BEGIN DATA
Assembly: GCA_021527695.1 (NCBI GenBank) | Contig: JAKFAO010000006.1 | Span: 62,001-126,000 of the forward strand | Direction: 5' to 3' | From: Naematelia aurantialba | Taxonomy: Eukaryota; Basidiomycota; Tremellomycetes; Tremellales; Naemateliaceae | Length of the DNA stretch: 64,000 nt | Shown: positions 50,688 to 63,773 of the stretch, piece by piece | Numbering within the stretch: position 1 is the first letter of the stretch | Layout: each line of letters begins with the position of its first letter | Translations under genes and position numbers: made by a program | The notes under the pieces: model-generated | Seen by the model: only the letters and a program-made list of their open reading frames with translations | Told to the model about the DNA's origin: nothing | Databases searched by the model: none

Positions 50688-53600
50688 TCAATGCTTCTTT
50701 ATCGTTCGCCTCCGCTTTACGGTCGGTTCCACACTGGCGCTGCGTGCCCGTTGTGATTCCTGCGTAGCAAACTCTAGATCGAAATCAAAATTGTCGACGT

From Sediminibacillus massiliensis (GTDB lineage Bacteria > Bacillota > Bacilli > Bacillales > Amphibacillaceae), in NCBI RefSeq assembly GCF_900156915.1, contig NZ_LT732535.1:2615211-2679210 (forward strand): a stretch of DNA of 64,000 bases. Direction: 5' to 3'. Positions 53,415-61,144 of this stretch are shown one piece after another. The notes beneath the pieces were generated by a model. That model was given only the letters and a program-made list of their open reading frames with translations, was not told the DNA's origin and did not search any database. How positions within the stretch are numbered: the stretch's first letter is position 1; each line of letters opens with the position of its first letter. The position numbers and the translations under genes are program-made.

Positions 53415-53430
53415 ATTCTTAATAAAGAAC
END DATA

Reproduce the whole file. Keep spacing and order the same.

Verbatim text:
Assembly: GCA_021527695.1 (NCBI GenBank) | Contig: JAKFAO010000006.1 | Span: 62,001-126,000 of the forward strand | Direction: 5' to 3' | From: Naematelia aurantialba | Taxonomy: Eukaryota; Basidiomycota; Tremellomycetes; Tremellales; Naemateliaceae | Length of the DNA stretch: 64,000 nt | Shown: positions 50,688 to 63,773 of the stretch, piece by piece | Numbering within the stretch: position 1 is the first letter of the stretch | Layout: each line of letters begins with the position of its first letter | Translations under genes and position numbers: made by a program | The notes under the pieces: model-generated | Seen by the model: only the letters and a program-made list of their open reading frames with translations | Told to the model about the DNA's origin: nothing | Databases searched by the model: none

Positions 50688-53600
50688 TCAATGCTTCTTT
50701 ATCGTTCGCCTCCGCTTTACGGTCGGTTCCACACTGGCGCTGCGTGCCCGTTGTGATTCCTGCGTAGCAAACTCTAGATCGAAATCAAAATTGTCGACGT

From Sediminibacillus massiliensis (GTDB lineage Bacteria > Bacillota > Bacilli > Bacillales > Amphibacillaceae), in NCBI RefSeq assembly GCF_900156915.1, contig NZ_LT732535.1:2615211-2679210 (forward strand): a stretch of DNA of 64,000 bases. Direction: 5' to 3'. Positions 53,415-61,144 of this stretch are shown one piece after another. The notes beneath the pieces were generated by a model. That model was given only the letters and a program-made list of their open reading frames with translations, was not told the DNA's origin and did not search any database. How positions within the stretch are numbered: the stretch's first letter is position 1; each line of letters opens with the position of its first letter. The position numbers and the translations under genes are program-made.

Positions 53415-53430
53415 ATTCTTAATAAAGAAC